The entire top management of Livingstone Hospital has been placed on special leave pending an investigation into the alleged theft of patient food, a missing computer and laptops, fraudulent loans and payouts, and the quality of the security services at the hospital.
Those affected are:
● CEO Thulane Madonsela, who was headhunted for the position three years ago;
● Human resources director Victor Tobo;
● Head of clinical services Dr Mojalefa Maseloa;
● Nursing manager Ronel du Preez;
● Finance director Mike Byrnes;
● The director of soft services – which includes catering, cleaning, landscaping, parking, pest control and security – Mcebisi Gqotana; and
● The head of information technology, Ullyndyss Maloy.
In a letter signed by Eastern Cape health department superintendent Dr Thobile Mbengashe, sent on Wednesday, Mbengashe says he has agreed to grant all the managers special leave for the duration of the forensic investigation.
“Please be advised that this decision will be reviewed as soon as the preliminary investigation report is available.
“Further, you are directed to make yourselves available for consultation with the investigators when required to do so during working hours,” he says.
Only Byrnes and Madonsela responded to a request for comment, with both of them saying: “This media query should be referred to the provincial office.”
All of the others placed on special leave read messages sent to them via WhatsApp, but did not respond.
They also did not answer phone calls.
According to an official agenda for a labour forum meeting between Mbengashe and union members – held at Livingstone Hospital on Tuesday – the issues discussed included:
● An investigation into the disappearance of a state computer and laptops at Livingstone Hospital between 2015 and 2018;
● Alleged irregularities in the payout of an early retirement package to an unnamed senior official;
● The reinstatement of Du Preez as nursing manager. The agenda does not indicate what this related to;
● Allegations of fraud and corruption in the payment of a resettlement allowance for a senior official who was living in Port Elizabeth. Again, the official was not named;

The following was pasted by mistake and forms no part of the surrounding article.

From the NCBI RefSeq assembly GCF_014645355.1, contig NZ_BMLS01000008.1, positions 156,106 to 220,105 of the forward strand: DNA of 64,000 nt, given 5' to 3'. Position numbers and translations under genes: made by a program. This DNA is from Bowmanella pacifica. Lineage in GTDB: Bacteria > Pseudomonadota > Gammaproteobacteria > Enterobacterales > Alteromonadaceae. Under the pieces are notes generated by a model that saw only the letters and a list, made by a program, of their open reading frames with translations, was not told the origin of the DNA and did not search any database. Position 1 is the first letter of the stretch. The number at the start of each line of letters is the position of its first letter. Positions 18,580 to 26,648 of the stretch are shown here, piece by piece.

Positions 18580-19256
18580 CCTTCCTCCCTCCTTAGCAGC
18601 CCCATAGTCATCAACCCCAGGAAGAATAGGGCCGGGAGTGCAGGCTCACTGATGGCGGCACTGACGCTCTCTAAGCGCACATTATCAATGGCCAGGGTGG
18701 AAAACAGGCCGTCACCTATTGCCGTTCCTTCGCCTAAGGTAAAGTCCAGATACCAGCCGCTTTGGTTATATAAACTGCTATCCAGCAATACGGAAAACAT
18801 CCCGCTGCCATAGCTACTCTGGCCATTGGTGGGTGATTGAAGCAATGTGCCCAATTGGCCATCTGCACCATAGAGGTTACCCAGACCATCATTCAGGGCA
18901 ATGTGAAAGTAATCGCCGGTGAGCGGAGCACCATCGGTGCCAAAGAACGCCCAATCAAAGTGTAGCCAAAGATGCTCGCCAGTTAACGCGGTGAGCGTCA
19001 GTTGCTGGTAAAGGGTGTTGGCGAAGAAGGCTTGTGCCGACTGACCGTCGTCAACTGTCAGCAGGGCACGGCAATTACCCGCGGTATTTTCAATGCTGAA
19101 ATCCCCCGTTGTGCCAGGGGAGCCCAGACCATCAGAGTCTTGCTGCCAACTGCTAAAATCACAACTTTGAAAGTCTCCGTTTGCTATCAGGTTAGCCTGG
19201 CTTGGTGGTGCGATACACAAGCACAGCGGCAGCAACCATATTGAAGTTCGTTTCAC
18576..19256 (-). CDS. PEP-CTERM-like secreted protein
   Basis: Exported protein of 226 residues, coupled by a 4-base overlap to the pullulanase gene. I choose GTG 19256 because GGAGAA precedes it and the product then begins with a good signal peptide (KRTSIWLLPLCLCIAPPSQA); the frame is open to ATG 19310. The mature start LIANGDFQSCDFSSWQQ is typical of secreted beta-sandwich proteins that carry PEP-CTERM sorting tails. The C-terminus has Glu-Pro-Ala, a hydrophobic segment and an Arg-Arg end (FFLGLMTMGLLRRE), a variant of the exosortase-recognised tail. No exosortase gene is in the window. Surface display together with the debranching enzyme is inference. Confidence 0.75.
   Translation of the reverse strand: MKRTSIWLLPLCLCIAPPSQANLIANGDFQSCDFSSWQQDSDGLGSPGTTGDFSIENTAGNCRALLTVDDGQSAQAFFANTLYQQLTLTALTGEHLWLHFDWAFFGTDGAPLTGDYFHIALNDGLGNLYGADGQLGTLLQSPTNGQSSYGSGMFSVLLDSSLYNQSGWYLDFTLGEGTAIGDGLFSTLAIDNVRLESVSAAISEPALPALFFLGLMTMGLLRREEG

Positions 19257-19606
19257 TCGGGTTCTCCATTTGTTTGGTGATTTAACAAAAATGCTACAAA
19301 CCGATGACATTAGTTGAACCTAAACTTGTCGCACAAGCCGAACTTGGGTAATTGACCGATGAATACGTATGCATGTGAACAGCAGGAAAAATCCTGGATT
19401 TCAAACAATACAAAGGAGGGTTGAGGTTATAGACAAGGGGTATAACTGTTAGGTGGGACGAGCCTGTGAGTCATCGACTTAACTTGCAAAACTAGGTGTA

● Allegations that overtime was paid to unnamed senior managers (managers are not entitled to overtime);
● A loan made to an unnamed senior manager by the previous hospital board;
● Housing allocated to Madonsela;
● An investigation into the hospital security provider and the provision of alleged inferior security services; and
● An investigation into allegations that Madonsela was receiving weekly groceries from stock meant for patient food.
Mafoko Security Patrols director-general Lebo Nare said it was not aware of the probe.
“Neither have we been contacted by any government entity and/or persons in the Eastern Cape government and/or Livingstone Hospital with a complaint regarding the quality of services that we render to Livingstone.
“We do, however, note with deep concern that there has been a spike in the number of arrests of Livingstone Hospital staff, who were detained by Mafoko Security personnel for various acts of theft in the last five months,” Nare said.
“There were a total of 97 cases against various staff members, ranging from general assistants to nurses.
“The matter has been raised with the hospital’s security manager and escalated to the provincial government.
“We therefore find it comical that an investigation into the quality of our services would be in question following so many arrests in such a short period.”
The decision by Mbengashe follows more than a week of disruptive protest action at the hospital, with the three big unions – Denosa, Nehawu and Hospersa – joining forces.
They were also joined by the South African Security and Protection Union.
There has been a heavy police presence at the hospital since Wednesday last week.
Eastern Cape health acting deputy director-general Dr Litha Matiwane and the manager for fraud management, Vuyani Xinwa, were chased away from the hospital last week after they were sent to address the concerns of union members.
The unions demanded to see Mbengashe and sat down with him on Tuesday after the department agreed to withdraw its application for an urgent interdict against the protesting workers.
Madonsela and Mbengashe were seen earlier this week leaving the hospital with a police escort. Unhappy Nehawu members continued their protest on Thursday, demanding that Madonsela and Maseloa be suspended without pay.
Union spokesperson Miki Jaceni said he understood that preliminary action had been taken by Mbengashe but he was on his way to Bhisho to meet him to discuss the issue.
“We understand suspension is still on the cards,” he said.
Treatment Action Campaign deputy chair Thembisile Nogampula said he was meant to meet hospital management this week, but his appointment had been cancelled due to the unstable situation at the hospital.
Eastern Cape health department spokesperson Lwandile Sicwetsha did not respond to several sets of detailed questions about the latest developments sent via e-mail and WhatsApp, apart from a terse comment on Monday that “there is still nothing to confirm about alleged suspension”.
He did not respond to any questions sent on Thursday.
The Livingstone Hospital board, chaired by Pula Lonake, also did not respond to detailed questions about both the alleged loan from the board or its oversight at the hospital.
Attempts since September to get answers from the board on its oversight functions, meetings and work have failed to elicit a response.